Enterprise Adoption of AI: When it Does and Doesn’t Make Sense

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Chances are you have already been bombarded on social media or in your inbox about all these “revolutionary AI” this and “game-changer AI” that.

Vendors of AI technology are often incentivized to make their technology sound more capable than it is – but to hint at more real-world traction than they actually have. Yes the broader dynamics of how AI can be applied in business are rarely discussed in depth. In this article we’ll take a “helicopter view” of AI’s progress (and sometimes, lack of progress) in enterprise, and whether or not adoption is the right thing for your business.

This article is based on a presentation delivered by Daniel Faggella, TechEmergence CEO, for the Technology Association of Georgia’s data science event in Atlanta. The findings and opinions in this presentation are based on interviewing and surveying hundreds of AI company founders, and also dozens of interviews with CEOs of hands-on AI consulting companies.

The short story is that AI is being hyped, and that its potential in business is still for the most part experimental. Though there is a genuine sentiment that AI will transform industries, the actual applications and projects that will deliver that value is mostly unknown, and business leaders need to think strategically about where AI may – of may not – make a difference for their company.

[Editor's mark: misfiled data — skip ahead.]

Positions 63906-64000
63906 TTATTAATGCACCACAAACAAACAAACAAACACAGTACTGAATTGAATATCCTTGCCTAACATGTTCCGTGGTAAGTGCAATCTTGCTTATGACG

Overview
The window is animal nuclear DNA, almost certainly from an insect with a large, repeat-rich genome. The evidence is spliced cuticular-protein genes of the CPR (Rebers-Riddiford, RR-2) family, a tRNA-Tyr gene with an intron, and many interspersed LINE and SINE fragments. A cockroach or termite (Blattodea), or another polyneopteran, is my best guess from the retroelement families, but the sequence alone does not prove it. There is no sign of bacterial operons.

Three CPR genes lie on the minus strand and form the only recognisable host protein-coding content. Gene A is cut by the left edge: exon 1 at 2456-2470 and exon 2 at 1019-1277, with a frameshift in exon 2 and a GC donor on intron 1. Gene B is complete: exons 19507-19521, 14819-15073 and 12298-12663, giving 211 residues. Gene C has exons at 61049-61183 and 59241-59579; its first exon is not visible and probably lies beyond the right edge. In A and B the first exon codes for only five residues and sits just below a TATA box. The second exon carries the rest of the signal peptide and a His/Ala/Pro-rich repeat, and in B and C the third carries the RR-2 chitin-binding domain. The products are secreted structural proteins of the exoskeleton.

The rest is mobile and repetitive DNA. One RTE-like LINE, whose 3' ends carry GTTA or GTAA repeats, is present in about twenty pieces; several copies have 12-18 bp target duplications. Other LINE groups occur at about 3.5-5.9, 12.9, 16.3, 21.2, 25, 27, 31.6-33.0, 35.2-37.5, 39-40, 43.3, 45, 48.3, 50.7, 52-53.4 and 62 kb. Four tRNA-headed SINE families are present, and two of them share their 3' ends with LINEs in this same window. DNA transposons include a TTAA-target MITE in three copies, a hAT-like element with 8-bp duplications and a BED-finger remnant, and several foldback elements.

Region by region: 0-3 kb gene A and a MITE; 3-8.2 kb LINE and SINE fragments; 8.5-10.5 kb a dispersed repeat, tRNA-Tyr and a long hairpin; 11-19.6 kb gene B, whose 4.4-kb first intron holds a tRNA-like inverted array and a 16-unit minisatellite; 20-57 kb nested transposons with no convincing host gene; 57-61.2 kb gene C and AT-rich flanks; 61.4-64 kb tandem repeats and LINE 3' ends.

By the end of this article you’ll have a better idea of AI’s current applications and limitations – and most importantly – you’ll have a framework for thinking about where AI might have promise for your company.

The Relevance of AI for the Enterprise

The reason it is important to look into AI in terms of business use is that it is very possible that it will likely overhaul entire industries in the next 15 years. Industry researchers do not always come to a consensus, but the one thing they do seem to agree on is that AI and machine learning will – in the decades ahead – drastically change how business is done.

Through either automation or augmentation, it seems clear that AI will alter “work” as well know it, and much like the internet 20 years ago, AI is a technology factor that must be on the radar of business leaders who are considering the long term.

People with a rudimentary familiarity with AI will not be surprised to learn that artificial intelligence applications are not necessarily a novelty of the 2010’s. AI’s first push into the business world (famously through so-called “expert systems”) began in the 80s, and primarily consisted of hard coding human intelligence into rules and steps.

Read the source article at techemergence.com.